Summer training may feel difficult, but training through hot and humid conditions will make fall racing a breeze.
What do all these things have in common? Why, summer training of course!
Endurance runners run through all sorts of weather. Snow, sleet, polar vortices… Right now, most notably, we’re running in heat and humidity.
It can seem incredibly hard to run when it’s hot and humid, and it can be discouraging at times, too. And sometimes, it can even become dangerous. Let’s dig into those weather terms, what they mean, and how to successfully train in the summer.
Running 101: Summer Training — Why Does It Feel So Difficult?
The dew point is the temperature to which air must be cooled to become saturated with water vapor. When there’s a higher dew point, there’s more water in the air. When there’s more water in the air, it can become difficult to breathe and sweat during exertion.
You know that “soup” feeling where the air feels thick and heavy… and wet? That’s the dew point. The higher the dew point, the more uncomfortable you may feel.
Dew point and humidity are closely related, but they are different. Relative humidity is the ratio between the amount of water vapor in the air to the maximum amount of water vapor possible at the same temperature. The relative humidity can be low but if the dew point is high, it will feel uncomfortable.
So when it feels humid, you’re most likely feeling the dew point.
When the temperature is taken for weather reporting purposes, it’s taken in the shade with good airflow, over grass or dirt, and 5-feet above the ground. While this allows for standard temperature-taking practices, it’s not so practical when you look at the temperature on your phone and then head out for a run.
Keep this in mind the next time the weather app says it’s 75˚ and sunny. If you’re running on pavement or at the track, it could be much warmer.
Which brings us to the heat index… What is the heat index? The heat index is what the temperature “feels like” when relative humidity is combined with the air temperature.
The higher the temperature and the higher the relative humidity, the higher the heat index. And again, the heat index is based on shady, light wind conditions. So when you’re in full sun with little wind, it can feel significantly different.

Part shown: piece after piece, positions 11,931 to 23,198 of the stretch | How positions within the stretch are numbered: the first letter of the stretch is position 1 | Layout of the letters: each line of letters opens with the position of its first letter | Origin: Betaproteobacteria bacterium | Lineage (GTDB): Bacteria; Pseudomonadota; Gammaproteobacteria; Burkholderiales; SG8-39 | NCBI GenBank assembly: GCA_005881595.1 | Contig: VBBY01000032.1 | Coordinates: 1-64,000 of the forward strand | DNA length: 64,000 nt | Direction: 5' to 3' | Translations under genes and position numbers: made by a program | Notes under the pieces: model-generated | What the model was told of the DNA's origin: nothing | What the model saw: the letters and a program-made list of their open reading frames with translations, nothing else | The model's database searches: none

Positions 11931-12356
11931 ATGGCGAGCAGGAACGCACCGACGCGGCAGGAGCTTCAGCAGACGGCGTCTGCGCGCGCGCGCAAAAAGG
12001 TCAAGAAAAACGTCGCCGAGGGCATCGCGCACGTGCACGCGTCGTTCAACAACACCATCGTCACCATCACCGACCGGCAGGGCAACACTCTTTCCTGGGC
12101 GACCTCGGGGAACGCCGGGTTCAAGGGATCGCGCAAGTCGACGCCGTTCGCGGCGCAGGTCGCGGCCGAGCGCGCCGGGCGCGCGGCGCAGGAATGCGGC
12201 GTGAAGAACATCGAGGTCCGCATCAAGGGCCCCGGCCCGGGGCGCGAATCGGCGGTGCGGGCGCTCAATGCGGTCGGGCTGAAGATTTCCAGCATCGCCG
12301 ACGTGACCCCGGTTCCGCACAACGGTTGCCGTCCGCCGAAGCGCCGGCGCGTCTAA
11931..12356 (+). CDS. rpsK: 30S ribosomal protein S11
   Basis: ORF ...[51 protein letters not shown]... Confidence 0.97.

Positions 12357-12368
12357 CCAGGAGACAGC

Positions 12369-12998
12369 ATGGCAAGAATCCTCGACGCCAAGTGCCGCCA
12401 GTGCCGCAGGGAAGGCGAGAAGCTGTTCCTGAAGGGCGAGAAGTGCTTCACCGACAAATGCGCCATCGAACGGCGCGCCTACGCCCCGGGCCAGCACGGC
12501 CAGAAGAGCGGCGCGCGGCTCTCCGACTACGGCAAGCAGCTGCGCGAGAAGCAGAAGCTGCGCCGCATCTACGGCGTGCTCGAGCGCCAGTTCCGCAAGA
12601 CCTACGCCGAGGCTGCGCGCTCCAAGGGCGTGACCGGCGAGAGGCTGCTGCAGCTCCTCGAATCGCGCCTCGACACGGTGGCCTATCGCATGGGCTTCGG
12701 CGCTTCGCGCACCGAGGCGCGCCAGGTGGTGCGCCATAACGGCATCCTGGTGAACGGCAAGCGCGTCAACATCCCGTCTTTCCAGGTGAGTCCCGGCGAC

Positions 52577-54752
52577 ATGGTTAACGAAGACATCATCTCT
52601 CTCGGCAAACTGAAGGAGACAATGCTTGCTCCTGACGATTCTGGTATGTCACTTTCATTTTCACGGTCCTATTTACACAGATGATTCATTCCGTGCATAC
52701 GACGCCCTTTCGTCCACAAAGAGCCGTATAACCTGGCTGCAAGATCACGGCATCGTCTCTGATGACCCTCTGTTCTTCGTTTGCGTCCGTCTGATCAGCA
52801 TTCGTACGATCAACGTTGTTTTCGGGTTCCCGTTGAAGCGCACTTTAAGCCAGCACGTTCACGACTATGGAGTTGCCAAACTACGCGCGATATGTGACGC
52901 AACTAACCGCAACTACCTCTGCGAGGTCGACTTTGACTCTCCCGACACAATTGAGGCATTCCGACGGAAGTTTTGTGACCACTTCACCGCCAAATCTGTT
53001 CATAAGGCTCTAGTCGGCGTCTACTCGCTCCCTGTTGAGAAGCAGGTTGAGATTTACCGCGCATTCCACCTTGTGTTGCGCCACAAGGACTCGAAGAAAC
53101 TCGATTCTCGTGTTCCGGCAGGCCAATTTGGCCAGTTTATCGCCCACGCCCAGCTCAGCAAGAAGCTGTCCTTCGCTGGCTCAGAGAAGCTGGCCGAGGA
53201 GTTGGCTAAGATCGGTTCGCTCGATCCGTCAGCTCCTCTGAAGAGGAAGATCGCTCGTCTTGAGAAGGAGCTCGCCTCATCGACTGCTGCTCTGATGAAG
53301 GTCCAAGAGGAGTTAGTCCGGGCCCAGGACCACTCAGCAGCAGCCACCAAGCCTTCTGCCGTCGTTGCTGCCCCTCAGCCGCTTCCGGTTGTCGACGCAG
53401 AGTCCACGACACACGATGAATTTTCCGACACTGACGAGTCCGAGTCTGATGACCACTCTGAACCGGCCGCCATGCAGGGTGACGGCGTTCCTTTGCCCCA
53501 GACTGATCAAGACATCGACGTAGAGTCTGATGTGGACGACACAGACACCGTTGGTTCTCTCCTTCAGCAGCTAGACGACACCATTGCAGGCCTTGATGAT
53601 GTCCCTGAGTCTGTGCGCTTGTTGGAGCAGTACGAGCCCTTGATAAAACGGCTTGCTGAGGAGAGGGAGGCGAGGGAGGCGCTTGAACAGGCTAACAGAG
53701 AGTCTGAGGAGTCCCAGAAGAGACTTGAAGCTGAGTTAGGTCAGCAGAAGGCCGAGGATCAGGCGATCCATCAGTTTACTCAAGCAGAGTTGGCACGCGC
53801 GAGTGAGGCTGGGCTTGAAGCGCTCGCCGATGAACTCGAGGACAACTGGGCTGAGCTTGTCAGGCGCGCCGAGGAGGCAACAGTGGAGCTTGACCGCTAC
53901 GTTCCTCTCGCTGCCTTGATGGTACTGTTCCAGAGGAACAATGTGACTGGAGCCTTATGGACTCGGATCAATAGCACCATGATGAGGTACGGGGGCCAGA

Check out these tips for running in the summer!
What does all of this *actually* mean?
What all of this actually means is just because the weather app says it’s 75˚ and sunny doesn’t mean that’s what’s really happening in the real world. The track is always much warmer than even the pavement, and the pavement is likely hotter than wherever the temperature was taken at any given time. Trails may be less intense but depending on how thick the tree cover is, you might actually feel more enclosed if the dew point is high and there isn’t much wind.
To get the full picture during summer training, it’s important to take the dew point and relative humidity into consideration because 75˚ and sunny with 15% humidity is a lot different than the same conditions with 55% humidity.
How will summer weather affect my running?
When it’s hot and humid, your pace will likely slow significantly and your heart rate will be elevated for what is ordinarily an easy run. You may feel sluggish or unmotivated.
At this point, I recommend ditching the technology and running the good ol’ fashioned way — by feel. If you’re checking your pace (or heart rate) constantly through your run, you risk one of two things:
1. becoming discouraged, which is mentally draining, or
2. running too fast/hard, which gets you into the gray zone where no real gains will be made.
In both instances, your effort will be much more difficult than it needs to be. Unless you’re being coached on a specific workout, runs should be an easy effort all the way through.
How can I run in the heat?
First and foremost, run without your watch or cover it with a piece of tape so you aren’t tempted to look at your pace. You should also run without your heart rate monitor on. Try to run purely by feel and effort. This is a really great time to tune into your body and ask yourself how you’re feeling from head to toe.
SLOW DOWN. When conditions improve, you can go back to checking your pace and heart rate.
Make sure you’re well hydrated. And when the dew point is high, make sure you’re hydrating with a cold beverage to keep that body temperature down.
If it’s so humid you’re unable to adequately sweat, skip the run. One day of missed summer miles is no big deal. It won’t make or break your training.
Fear not — running in the summer can be quite enjoyable! This is the time to let go of preconceived notions of pace or time and find the joy in running for the sake of running. Run a slower pace, listen to a podcast, or chat with friends. Splash through the water crossings. Get muddy! You might have some challenging runs when the weather isn’t ideal but you’ll have some great ones, too.
Read these 7 reasons summer running is the best!
Above all else, remember that fall PRs are made during summer training. Summer training may feel difficult now, but training through these conditions will make fall racing a breeze.
What are your thoughts on summer training? Do you run by feel or by pace?
What’s your favorite part of summer running?